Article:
THE WHITE HOUSE AT WORK
Friday, July 31, 1998
THE AMERICAN ECONOMY REMAINS SOLID AND STRONG
Open and fair trade. A balanced budget. Better education and higher skills. The strategy that has boosted the American economy during the past five and a half years will boost it further as we move boldly into the new century. I will continue to do everything in my power -- as must the Congress -- to strengthen an economy that offers opportunity, a society rooted in responsibility, and a nation that lives as a community.
President Bill Clinton
July 31, 1998
America's Economy Continues To Grow Steadily. Today, President Clinton announces Gross Domestic Product (GDP) numbers for the second quarter of 1998. These figures show that while GDP growth moderated to a 1.4 percent annual rate in the second quarter, economic growth so far this year has averaged 3.5 percent. The American economy is solid and strong: unemployment is at a 28-year low, core inflation is at a 32-year low, consumer confidence is near its 30-year high, and new home sales are at their highest level on record.
A Solid Record Of Achievement. Under President Clinton's leadership, our economy is the strongest it has been in a generation. Today's figures build on this record of economic stability and prosperity, including:
- 3.3 Percent Growth Under President Clinton. Today, the Commerce Department revised up their GDP estimates for 1995 through 1997. This means that since President Clinton took office, growth has averaged 3.3 percent per year, stronger than the Reagan Administration (3 percent) or the Bush Administration (1.3 percent);
- The First Investment-Led Expansion In Three Decades. In the second quarter, investment in business equipment rose 17.8 percent at an annual rate. Since President Clinton took office, business investment has grown faster -- 12.8 percent per year -- than at any point since President Kennedy's Administration;
- 3.9 Percent Private-Sector Growth Since President Clinton Took Office. Since President Clinton took office, the private sector of the economy has grown by 3.9 percent per year, better than under either President Reagan or Bush;
- The Lowest Inflation Rate Since 1961. In the second quarter, the GDP price index rose 0.8 percent at an annual rate. Over the past year, inflation rose just 1 percent, the smallest increase in 37 years.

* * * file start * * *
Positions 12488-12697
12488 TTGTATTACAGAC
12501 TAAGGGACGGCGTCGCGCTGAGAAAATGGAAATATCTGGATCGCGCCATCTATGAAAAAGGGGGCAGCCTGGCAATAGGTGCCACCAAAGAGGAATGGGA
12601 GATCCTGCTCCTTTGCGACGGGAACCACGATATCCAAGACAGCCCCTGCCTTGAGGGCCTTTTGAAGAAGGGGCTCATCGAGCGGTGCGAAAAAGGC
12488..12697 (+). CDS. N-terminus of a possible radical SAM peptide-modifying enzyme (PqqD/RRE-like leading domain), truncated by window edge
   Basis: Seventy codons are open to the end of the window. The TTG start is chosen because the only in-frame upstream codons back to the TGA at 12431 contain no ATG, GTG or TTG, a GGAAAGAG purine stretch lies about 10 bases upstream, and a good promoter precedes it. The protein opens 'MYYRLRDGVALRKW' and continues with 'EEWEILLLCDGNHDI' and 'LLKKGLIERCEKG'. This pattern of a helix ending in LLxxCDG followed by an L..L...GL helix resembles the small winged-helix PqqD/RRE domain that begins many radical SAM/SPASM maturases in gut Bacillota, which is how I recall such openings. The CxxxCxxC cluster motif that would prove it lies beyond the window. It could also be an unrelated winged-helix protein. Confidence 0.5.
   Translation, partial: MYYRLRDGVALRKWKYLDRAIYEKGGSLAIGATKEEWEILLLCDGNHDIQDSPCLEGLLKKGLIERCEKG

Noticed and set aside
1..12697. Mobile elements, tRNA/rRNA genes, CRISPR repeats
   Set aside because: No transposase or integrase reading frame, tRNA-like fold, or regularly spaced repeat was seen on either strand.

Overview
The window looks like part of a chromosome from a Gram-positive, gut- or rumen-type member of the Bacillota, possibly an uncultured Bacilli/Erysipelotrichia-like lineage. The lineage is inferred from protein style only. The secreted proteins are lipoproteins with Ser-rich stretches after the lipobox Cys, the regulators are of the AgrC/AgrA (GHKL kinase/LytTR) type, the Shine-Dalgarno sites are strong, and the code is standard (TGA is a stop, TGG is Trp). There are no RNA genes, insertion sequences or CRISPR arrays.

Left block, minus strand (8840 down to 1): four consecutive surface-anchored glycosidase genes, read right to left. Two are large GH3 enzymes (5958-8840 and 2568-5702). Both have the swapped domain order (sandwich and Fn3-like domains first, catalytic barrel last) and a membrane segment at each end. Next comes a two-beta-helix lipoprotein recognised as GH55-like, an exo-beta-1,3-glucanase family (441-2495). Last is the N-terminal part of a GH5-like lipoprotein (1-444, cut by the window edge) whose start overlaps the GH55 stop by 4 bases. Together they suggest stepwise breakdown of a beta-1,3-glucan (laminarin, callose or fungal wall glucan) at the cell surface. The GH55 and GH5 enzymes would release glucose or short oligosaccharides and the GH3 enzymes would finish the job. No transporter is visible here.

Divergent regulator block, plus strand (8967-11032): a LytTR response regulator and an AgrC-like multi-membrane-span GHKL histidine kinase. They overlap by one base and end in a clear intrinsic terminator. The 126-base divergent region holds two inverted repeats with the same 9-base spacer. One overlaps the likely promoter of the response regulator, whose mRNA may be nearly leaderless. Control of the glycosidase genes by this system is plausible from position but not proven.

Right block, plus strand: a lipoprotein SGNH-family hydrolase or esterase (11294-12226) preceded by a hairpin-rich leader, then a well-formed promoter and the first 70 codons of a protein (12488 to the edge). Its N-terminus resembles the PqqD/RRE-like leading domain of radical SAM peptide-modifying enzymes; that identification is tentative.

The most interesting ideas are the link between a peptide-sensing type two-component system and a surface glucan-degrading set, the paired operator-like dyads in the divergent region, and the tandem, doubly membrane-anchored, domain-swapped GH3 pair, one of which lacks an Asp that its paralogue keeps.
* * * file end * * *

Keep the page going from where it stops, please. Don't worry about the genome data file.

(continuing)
President Clinton's Three-Part Economic Strategy Is Working. Today's economic figures show that now is the time to continue with President Clinton's economic strategy of:
- Maintaining Fiscal Discipline. Five years ago this week, Congress passed, without a single Republican vote, the President's 1993 Economic plan, which cut the deficit, helping to lower interest rates, raise business investment, and create a cycle of economic activity that has helped America turn a $290 billion deficit in 1992 to the first budget surplus in 30 years. Now, we must save every penny of that surplus until Social Security is reformed;
- Investing In The American People. For nearly six years, the President has worked to expand educational opportunity because economic and job training are vital to a strong economy. For example, in 1995, the President put forward a comprehensive proposal to modernize the job training system -- a G.I. Bill for America's Workers. With bipartisan support, Congress is now poised to pass this bill and the President looks forward to signing it into law;
- Opening Markets Abroad. More than one-quarter of America's economic growth during the past five years has come from increased exports. Today's economic report shows that the health of the Asian economy affects the health of America's economy. The IMF is designed to help those economies take important steps toward reform and stabilize them. A commitment to the IMF is an investment in the American economy -- that is why Congress should fully fund the President's request for the IMF.